Uganda: She Has a Soft Spot for Street Kids
The Monitor (Kampala)
February 11, 2007
Posted to the web February 12, 2007
Nabilah Ssempala is the Woman MP for Kampala. She recently opened up a Food Pantry and Childcare centre to cater for needy children. She talked to Sarah Acen about the activities she undertakes her life
How did you come up with this food pantry idea?
The whole idea started after I joined politics. I wanted to make a difference, my desire was to change my community and country into a better place to live in. I was inspired by the growing need to address the issue of street children, which has become a national shame. As a leader, I feel it is my duty to assist these street children.
Where do you get funds?
I have a team of volunteers and support staff that cater for the children; the project also counsels and educates children.
What services do you offer?
Through our emergency client service program, we offer food and clothing to children and their families.
Who is your target group?
Our target is to assist over 4,000 disadvantaged children living in Kampala. They will receive medical care, rehabilitation and referral to other charity organisations.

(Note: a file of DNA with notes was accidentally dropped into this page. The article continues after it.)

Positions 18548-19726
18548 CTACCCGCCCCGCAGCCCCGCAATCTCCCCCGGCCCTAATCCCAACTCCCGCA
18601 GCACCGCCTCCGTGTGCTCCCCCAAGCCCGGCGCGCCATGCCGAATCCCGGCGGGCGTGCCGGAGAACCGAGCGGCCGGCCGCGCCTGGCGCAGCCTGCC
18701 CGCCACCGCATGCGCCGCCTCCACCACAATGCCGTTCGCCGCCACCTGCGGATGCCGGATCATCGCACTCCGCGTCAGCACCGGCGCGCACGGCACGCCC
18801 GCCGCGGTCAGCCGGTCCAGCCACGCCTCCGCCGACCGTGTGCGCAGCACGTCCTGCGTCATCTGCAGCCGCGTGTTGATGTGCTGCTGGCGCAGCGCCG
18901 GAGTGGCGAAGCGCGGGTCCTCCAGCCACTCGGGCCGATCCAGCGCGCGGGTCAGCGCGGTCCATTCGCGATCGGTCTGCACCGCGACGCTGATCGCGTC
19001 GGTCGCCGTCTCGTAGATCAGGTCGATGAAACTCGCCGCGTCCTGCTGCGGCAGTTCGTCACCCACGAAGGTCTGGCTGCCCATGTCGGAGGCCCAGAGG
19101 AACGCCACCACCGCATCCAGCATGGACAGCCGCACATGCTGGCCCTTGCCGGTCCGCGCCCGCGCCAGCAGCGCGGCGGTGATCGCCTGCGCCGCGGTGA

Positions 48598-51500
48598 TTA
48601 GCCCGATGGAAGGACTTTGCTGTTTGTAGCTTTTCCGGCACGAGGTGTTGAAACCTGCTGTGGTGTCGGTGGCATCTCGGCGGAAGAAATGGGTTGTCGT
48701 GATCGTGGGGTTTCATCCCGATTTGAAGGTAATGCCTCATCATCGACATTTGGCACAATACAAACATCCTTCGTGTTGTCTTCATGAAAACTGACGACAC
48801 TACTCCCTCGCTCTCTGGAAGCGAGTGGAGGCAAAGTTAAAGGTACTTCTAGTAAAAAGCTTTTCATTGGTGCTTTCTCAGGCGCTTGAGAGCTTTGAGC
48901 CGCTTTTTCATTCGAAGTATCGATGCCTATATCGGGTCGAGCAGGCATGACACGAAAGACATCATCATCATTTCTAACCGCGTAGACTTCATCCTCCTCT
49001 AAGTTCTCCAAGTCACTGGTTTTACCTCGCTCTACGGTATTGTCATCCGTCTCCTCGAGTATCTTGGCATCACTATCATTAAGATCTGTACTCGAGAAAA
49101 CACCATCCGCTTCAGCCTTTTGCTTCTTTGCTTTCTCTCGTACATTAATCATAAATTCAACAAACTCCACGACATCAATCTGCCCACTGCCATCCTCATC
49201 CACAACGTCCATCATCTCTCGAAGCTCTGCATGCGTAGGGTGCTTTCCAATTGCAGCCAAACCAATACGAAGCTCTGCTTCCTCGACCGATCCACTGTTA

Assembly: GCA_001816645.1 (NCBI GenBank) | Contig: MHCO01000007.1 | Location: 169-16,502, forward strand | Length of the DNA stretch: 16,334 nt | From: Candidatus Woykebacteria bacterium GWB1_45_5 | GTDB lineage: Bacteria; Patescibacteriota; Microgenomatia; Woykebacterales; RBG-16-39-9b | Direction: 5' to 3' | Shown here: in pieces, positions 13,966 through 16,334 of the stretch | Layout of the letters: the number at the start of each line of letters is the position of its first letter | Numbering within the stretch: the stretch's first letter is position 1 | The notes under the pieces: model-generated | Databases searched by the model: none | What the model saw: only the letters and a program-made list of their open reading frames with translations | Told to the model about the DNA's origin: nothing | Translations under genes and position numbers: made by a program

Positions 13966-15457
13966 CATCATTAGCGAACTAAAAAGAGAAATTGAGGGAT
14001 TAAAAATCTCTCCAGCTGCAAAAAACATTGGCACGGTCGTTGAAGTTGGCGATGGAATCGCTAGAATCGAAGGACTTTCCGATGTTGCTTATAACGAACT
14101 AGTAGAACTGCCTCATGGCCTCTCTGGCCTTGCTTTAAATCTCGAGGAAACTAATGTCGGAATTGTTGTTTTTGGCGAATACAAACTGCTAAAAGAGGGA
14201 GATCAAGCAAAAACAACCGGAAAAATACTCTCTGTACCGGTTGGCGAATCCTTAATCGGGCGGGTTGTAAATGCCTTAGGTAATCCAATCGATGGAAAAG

Do you have any partner?
Yes. In addition to starting up my own Food Pantry and Child care Centre, I am also working with many NGOs in the area to ensure that street children are taken care of. Among these are Uganda Muslim Dawa Association, Faith Healing Centre, Kisenyi Youth Development Association and Tulina Essubbi Development Association. I also have links with local counsellors who reach needy children. UNICEF has accepted to fund the resettlement of some the Karimojong children to a reception centre in Karimojong.
Do you find it easy or hard working with children?
Associating with kids has always been my duty. I think children are the most interesting people. They make everybody happy. It’s fulfilling working with them because they are innocent. They are custodians of innocence and should not be left to suffer.